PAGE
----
Interbike 18: State of the Show

It’s good to hear from the one media outlet in attendance, And, I agree with the power of positive thinking, but the Interbike 18 show is what it is and a show like the past isn’t coming back.

That’s because when PR companies convinced the big brands to spend money on content marketing a few seasons ago they don’t need the media and we don’t need them. It comes down to vacation edits on YouTube and being on whatever message they flew an influencer in for, not a trade-show launch.

I just got back from Interbike. And despite all of the hand-wringing and moaning and armchair quarterbacking, it was a delightful event. The venue was clean. Parking was plentiful. Food was quite delicious and reasonably priced. The energy level was surprisingly high. There was a nice mix of legacy brands and dreamers. And overall it made me excited to say I was at the very first Interbike held in Reno.

Stephen missed that in the 80s, Interbike was held in Reno, not that it matters much. Millions of bikes will still get sold annualy and a trade show will happen in whatever city.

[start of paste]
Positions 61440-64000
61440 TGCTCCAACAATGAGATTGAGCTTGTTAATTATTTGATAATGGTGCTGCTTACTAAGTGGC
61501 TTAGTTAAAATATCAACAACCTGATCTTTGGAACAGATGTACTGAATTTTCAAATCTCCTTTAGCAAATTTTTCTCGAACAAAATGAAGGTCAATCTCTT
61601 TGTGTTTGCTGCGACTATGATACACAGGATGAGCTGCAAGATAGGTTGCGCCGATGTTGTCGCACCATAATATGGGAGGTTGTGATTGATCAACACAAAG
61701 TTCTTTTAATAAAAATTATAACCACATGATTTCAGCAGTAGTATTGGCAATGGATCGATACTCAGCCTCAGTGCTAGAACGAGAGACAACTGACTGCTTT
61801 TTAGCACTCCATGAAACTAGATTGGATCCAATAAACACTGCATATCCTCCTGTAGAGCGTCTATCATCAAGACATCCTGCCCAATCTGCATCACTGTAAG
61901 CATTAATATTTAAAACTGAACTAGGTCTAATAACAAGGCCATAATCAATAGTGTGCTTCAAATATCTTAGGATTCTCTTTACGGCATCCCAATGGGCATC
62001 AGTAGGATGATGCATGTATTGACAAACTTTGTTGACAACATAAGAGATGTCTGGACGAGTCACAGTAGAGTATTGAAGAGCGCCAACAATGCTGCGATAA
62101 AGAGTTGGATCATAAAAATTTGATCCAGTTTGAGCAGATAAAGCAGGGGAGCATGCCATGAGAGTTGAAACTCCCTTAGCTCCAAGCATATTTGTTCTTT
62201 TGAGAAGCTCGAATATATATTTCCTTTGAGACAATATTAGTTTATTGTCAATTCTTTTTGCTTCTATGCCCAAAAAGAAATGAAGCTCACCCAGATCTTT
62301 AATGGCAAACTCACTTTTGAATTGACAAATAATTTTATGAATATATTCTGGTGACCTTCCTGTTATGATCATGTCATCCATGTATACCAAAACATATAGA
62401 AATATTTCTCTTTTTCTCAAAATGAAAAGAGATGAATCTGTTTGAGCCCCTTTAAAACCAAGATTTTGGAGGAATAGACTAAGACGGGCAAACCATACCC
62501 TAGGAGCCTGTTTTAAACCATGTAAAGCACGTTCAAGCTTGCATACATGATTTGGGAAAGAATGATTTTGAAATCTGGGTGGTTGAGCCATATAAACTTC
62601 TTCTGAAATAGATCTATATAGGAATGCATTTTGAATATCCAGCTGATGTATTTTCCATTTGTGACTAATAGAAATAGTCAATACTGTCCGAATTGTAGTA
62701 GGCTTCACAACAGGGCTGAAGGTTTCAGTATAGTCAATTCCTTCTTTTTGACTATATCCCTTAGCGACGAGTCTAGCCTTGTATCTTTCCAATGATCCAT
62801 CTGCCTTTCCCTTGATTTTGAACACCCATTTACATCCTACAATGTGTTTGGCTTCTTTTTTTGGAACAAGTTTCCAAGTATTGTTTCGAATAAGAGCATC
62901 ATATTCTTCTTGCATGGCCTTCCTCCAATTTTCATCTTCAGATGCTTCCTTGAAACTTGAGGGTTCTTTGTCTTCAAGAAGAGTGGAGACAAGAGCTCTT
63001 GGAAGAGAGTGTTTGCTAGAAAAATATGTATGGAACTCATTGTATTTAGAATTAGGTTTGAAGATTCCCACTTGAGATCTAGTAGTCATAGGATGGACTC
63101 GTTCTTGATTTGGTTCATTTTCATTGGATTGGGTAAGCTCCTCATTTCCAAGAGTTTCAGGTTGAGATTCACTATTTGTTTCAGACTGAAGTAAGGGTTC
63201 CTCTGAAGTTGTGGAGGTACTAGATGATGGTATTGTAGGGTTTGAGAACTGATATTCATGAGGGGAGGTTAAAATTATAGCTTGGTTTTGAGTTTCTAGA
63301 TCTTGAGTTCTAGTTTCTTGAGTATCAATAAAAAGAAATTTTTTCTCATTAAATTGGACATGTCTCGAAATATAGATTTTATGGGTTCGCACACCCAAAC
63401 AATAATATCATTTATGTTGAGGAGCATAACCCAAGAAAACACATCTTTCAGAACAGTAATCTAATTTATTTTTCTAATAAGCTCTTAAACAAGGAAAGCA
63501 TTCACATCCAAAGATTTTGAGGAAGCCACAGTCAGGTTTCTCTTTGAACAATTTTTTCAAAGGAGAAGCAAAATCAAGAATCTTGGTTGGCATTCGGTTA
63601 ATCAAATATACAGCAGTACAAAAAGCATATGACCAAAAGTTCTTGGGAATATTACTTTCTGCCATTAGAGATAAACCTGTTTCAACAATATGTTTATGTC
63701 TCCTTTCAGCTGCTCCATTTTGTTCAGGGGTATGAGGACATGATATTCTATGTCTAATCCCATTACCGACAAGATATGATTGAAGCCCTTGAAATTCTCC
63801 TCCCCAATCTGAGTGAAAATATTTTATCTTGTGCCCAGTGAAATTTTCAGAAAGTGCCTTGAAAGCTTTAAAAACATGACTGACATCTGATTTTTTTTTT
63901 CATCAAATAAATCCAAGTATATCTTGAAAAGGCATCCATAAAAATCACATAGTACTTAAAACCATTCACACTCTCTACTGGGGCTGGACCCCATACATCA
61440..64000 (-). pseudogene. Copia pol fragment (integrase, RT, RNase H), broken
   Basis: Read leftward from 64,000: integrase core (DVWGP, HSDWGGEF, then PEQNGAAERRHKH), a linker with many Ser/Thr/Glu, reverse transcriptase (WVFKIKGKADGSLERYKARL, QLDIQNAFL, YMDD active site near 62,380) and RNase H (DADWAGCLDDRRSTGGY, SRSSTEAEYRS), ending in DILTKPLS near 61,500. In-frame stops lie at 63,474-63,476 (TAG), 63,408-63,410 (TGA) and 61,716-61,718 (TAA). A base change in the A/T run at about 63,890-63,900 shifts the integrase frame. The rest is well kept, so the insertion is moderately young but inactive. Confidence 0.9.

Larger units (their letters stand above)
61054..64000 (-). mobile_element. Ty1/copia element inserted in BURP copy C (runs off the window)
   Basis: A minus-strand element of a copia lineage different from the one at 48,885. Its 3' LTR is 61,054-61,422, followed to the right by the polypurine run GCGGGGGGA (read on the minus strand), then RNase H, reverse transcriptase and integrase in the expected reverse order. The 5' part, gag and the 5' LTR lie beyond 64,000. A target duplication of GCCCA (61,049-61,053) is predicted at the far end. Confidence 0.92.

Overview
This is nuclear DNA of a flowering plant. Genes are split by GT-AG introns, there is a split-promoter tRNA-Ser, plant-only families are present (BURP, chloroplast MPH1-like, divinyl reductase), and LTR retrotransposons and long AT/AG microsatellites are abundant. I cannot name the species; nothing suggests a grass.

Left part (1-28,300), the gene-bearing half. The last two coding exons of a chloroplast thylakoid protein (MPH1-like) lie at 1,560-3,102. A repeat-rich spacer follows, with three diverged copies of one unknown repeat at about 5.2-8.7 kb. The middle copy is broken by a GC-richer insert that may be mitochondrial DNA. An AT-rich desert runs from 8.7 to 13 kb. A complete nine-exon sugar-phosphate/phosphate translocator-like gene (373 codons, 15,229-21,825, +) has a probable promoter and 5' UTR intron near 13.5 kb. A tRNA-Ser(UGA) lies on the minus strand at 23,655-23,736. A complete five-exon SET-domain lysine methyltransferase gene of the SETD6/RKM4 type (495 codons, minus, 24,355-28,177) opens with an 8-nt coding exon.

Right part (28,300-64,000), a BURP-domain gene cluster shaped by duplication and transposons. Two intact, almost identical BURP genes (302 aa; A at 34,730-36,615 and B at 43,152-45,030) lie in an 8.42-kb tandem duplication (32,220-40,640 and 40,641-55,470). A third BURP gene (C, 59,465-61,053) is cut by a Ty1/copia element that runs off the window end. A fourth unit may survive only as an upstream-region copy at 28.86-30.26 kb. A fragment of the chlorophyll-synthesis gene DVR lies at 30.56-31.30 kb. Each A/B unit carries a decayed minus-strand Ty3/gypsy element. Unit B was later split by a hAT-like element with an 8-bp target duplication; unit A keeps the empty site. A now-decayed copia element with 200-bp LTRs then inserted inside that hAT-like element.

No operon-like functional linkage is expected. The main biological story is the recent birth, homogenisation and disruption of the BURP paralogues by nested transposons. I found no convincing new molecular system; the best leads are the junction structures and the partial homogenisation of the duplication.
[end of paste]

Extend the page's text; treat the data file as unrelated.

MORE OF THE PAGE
Brands aren’t going to return. And if they don’t give media something to do, they won’t either.

I wasn’t there because I had a schedule conflict attending a Sony event in San Francisco.

5 years ago, Jim Merithew and I walked the show floor and Jim said at some point

The bicycle industry’s epically huge, fluorescently lit, yearly hype-fest is an assault on the senses.

Then it was fat, gravel, and cross with much excite.

The Mobile Social took over the Strip.

Now, I hope someone else is quietly working on the next big thing after all the bikes have motors bolted onto them and doing so with a vision.

And, we’ll see it in no less than 2 years.

The industry needs it in Reno or somewhere else.

The venue doesn’t matter.

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